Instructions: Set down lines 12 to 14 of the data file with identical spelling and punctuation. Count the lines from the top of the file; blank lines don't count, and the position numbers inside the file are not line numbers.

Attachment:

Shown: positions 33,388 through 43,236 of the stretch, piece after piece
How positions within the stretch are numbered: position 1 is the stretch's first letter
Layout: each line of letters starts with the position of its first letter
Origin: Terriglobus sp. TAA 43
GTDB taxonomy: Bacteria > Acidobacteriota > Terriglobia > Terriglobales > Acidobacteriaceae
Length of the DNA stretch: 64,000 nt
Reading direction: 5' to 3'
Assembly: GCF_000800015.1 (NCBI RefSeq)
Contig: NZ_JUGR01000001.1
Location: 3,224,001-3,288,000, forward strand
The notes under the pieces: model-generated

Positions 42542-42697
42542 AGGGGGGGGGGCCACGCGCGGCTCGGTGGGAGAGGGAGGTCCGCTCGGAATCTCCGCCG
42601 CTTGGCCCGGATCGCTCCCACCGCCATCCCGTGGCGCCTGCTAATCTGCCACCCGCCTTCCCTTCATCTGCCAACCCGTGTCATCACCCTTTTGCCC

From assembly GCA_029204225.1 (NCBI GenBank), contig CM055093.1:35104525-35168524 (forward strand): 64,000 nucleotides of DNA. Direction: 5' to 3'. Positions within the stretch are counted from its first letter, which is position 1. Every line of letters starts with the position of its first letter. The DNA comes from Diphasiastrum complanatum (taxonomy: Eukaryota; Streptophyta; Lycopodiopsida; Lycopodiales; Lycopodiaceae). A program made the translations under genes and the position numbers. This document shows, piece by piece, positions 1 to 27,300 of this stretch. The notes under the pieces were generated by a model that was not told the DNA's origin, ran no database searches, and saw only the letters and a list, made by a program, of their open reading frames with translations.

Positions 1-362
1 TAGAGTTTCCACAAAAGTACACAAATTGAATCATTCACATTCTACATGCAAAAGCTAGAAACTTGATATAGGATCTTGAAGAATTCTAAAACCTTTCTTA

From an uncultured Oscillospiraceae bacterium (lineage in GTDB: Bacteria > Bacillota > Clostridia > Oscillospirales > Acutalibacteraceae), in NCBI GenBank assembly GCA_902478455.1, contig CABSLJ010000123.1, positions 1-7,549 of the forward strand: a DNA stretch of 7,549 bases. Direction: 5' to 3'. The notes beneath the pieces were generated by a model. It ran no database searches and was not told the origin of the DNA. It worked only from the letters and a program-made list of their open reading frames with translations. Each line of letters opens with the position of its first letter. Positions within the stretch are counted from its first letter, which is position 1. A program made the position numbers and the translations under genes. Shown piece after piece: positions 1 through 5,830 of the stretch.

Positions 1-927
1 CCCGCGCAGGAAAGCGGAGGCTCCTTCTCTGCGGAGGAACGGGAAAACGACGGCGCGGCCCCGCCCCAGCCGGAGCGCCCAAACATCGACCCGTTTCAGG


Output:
Positions 42542-42697
42542 AGGGGGGGGGGCCACGCGCGGCTCGGTGGGAGAGGGAGGTCCGCTCGGAATCTCCGCCG
42601 CTTGGCCCGGATCGCTCCCACCGCCATCCCGTGGCGCCTGCTAATCTGCCACCCGCCTTCCCTTCATCTGCCAACCCGTGTCATCACCCTTTTGCCC